When it comes to US foreign policy, President Donald Trump seems to believe that all politics is local. Maybe because the president has been focused on reelection since his first day in office, his interest in the Middle East has been a function of winning over Jewish-American votes and funds for 2020. Everything else, Trump has delegated to the Washington establishment, which has – for its part – maintained America’s traditional foreign policy, despite claims to the contrary by many observers and analysts in and outside the US.
Trump has therefore made friendship with Israel the centerpiece of his own foreign policy, and has become the only sitting US president to visit the Western Wall in Jerusalem and the first president to presumably recognize that city as the capital of Israel. Loving Israel also means hating Iran, a position that the US president has gladly taken.
Yet despite his photo-ops and theatrics, Trump has not altered the traditional, non-partisan, US foreign policy in any significant way.
When Trump announced his “recognition” of Jerusalem as the capital of Israel, he intentionally used the word Jerusalem in such a vague way, and without qualifying whether he meant “a united Jerusalem,” like Israel wants, or simply “West Jerusalem,” which would not break with the international consensus on recognizing the city as the capital of two states — West Jerusalem for Israel and East Jerusalem for Palestine.
Israelis knew that Trump’s kind of recognition was not a game-changer, yet from their perspective, it is only prudent to take whatever they could get, even mere diplomatic hype.
Similarly, the world’s anti-Trump forces pretended as if the US president had signed off the whole city to the Israelis. The anti-Trump forces launched a counter campaign to reaffirm that East Jerusalem would be the capital of a Palestinian state, a position that does not necessarily contradict Trump’s “recognition.”
Like hyping up his ambiguous position on Jerusalem, Trump has also made a big deal out of his hazy position on Iran. On the one hand, Trump ended the inconsequential “Certification to Congress” about Iran’s compliance, but never escalated Washington’s position on the Joint Comprehensive Plan of Action (JCPOA), also more commonly known as the nuclear deal with Iran. Had Trump planned to scrap the deal, he could have broken the international consensus required at the Security Council, thus activating articles of the automatic snapback of international sanctions on Tehran.
So while Trump has given the impression that he has recognized an undivided Jerusalem as the capital of Israel and that he has “put Iran on notice,” a closer look shows that his policy has been so far a game of smoke and mirrors. He wants Jewish-American voters to believe that he is Israel’s best friend, and accordingly deserves their support, but he also does not want to burn down the house or depart from the traditional US foreign policy on the Middle East.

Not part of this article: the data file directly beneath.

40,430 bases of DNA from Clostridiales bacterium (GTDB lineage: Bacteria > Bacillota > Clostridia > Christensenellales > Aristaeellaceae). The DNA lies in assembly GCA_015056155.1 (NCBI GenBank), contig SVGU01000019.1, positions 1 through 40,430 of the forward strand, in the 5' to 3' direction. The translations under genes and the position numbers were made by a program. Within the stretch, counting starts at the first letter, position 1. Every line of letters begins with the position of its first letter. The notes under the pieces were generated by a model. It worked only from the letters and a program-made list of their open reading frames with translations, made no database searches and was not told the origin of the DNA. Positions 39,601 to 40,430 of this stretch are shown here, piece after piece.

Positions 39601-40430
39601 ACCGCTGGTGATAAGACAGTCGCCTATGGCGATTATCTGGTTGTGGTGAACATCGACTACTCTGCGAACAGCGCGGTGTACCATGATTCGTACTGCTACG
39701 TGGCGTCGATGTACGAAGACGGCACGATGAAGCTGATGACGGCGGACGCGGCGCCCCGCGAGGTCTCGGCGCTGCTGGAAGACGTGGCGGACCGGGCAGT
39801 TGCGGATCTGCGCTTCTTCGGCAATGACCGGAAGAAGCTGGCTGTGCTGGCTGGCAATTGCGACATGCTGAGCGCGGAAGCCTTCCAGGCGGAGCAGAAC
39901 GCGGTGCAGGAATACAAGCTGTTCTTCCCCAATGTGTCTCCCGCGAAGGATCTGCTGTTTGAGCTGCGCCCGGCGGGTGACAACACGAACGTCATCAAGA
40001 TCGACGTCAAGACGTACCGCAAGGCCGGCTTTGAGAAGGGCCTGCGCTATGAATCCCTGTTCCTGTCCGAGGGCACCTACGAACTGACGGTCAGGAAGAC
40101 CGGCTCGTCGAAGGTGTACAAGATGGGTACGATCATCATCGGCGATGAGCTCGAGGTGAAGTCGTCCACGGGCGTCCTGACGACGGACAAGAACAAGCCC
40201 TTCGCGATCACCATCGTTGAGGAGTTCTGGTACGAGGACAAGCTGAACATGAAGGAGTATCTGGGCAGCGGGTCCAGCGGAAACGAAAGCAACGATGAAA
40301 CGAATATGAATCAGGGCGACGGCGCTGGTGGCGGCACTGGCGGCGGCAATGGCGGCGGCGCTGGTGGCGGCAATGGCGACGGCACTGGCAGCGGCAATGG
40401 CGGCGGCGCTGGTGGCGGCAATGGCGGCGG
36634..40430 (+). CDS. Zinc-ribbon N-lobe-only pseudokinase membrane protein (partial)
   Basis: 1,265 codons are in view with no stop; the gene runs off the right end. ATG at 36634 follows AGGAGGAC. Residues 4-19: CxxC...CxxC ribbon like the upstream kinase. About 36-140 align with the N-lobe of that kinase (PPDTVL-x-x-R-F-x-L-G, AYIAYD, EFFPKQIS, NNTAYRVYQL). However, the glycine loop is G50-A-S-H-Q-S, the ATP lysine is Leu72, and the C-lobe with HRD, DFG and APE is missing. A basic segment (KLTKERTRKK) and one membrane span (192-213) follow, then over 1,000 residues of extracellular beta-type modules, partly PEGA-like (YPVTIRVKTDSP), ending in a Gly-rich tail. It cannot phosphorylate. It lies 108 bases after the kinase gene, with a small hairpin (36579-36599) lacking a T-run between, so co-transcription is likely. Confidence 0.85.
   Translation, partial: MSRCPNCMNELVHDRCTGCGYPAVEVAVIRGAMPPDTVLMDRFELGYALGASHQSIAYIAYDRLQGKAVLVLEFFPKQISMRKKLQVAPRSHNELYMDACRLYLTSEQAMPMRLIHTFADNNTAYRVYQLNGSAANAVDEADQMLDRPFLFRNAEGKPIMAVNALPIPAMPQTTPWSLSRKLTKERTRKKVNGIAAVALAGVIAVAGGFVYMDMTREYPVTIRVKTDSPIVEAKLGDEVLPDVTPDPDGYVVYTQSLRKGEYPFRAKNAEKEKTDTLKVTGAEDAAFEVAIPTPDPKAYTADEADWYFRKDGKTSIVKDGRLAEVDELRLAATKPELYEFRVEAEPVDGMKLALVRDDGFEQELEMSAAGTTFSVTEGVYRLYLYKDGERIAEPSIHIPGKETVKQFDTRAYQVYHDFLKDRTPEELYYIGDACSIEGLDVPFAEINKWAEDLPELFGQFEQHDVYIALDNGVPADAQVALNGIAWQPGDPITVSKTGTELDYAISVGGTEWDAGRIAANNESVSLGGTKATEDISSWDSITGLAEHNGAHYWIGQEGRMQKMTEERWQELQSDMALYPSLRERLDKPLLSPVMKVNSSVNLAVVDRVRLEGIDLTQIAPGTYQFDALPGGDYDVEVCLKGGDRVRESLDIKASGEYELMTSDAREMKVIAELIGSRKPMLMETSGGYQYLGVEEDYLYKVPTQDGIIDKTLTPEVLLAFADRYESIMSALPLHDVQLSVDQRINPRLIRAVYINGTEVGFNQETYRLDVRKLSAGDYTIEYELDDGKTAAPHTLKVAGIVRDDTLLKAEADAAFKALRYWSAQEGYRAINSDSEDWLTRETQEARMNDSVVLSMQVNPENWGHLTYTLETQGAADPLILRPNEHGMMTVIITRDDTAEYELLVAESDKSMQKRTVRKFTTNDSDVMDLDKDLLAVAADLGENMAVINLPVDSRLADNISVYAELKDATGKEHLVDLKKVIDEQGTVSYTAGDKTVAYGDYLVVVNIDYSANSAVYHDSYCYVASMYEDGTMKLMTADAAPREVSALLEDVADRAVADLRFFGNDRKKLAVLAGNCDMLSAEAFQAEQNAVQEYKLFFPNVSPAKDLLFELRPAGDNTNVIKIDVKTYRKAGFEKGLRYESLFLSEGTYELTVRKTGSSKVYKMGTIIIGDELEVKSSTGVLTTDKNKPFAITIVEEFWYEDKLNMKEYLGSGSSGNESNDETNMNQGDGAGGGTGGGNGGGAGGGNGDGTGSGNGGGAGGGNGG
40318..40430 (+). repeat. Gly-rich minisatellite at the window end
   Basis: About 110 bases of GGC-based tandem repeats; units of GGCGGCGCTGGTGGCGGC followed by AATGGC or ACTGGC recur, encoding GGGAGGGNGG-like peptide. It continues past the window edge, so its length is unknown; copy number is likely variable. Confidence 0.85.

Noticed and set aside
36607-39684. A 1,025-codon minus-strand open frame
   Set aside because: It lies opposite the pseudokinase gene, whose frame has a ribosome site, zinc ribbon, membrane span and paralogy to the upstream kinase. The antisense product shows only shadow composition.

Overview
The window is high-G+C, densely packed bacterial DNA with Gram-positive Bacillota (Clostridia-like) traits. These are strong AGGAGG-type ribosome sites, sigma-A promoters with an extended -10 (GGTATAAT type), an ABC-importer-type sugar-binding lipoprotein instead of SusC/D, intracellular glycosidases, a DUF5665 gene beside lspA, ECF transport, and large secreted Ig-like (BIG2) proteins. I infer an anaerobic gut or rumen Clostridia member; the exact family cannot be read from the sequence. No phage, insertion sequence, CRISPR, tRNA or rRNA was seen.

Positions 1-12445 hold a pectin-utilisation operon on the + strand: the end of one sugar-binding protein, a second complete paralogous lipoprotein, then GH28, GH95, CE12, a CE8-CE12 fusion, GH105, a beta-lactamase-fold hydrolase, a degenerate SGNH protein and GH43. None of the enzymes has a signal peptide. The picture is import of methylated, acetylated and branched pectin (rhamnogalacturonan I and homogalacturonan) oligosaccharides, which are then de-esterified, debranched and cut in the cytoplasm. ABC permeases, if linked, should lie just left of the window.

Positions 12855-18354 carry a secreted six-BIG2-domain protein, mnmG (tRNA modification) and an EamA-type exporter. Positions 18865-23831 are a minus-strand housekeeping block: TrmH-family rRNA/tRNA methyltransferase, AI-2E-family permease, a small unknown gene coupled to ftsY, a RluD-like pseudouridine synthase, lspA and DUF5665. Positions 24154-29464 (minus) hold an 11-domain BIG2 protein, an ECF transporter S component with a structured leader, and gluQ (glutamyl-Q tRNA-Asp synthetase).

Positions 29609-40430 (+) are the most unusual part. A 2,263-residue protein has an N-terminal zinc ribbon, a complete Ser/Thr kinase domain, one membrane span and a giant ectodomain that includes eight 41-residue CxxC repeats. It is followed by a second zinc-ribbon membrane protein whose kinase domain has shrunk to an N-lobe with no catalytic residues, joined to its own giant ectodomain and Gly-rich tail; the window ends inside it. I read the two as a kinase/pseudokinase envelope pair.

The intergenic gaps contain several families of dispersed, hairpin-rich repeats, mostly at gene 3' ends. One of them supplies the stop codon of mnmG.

Where Trump’s style has resulted in a parting of ways with the previous administration is in his hands-off approach toward issues like Syria, Iraq or Yemen. Trump trusts his generals, first and foremost his Secretary of Defense James Mattis, and has accordingly entrusted the defense department with implementing Washington’s policy in the Middle East.
While Mattis has followed the pre-Trump blueprint of the war on ISIS, he has redefined the mission in such a way as to prevent all non-state actors, including Iranian satellite militias, from reoccupying liberated territories in Syria. The new anti-ISIS mission has put America at odds with Iran and its allies, interrupting the Iranian effort of connecting Iran and Iraq to Syria and Lebanon.
With Trump in power, the days when the White House micromanaged military campaigns, at times demanding clearance of all airstrikes on ISIS in Iraq and Syria, are gone.
Trump has shielded the military by opting for secrecy. The Pentagon stopped announcing its troop levels in areas of conflict, thus depoliticizing the number of troops and resources needed for Middle East missions.
However, Trump’s style in foreign policy is nowhere near the radical ideas he promised on his campaign trail. It turned out that Trump had no “secret plan” to defeat ISIS in 30 days. He simply let the previous administration’s war plan against ISIS run its course, while leaving holdout officials in place. Also, unlike his promise, Trump has yet to shred the nuclear deal with Iran, with reports now suggesting that he is urging the Europeans to sign on his plan to merely “improve” the JCPOA.
With his hands-off style, Trump has effectively delegated foreign policy to the Washington establishment, reserving for himself a margin to conduct his “salesman” theatrics that he thinks can help him win a second term in 2020.
For US allies in the Middle East, Trump’s policy means that while amateurish schemes such as a “grand bargain” with Iran, and illusions like subcontracting Syria’s stability to Russia, are over, Trump should not be perceived as an adventurer or a gambler, despite his bombast.
The American president might say many things that he thinks will help his reelection in 2020. But in reality, US foreign policy on his watch has been so far the traditional American policy, built around safeguarding national interests, first and foremost security, followed by facilitating trade and the flow of natural resources. Washington’s relations with friends and foes will follow accordingly.
Hussain Abdul-Hussain is the Washington bureau chief of Kuwaiti daily Al-Rai and a former visiting fellow at Chatham House in London.
AFP PHOTO / Brendan Smialowski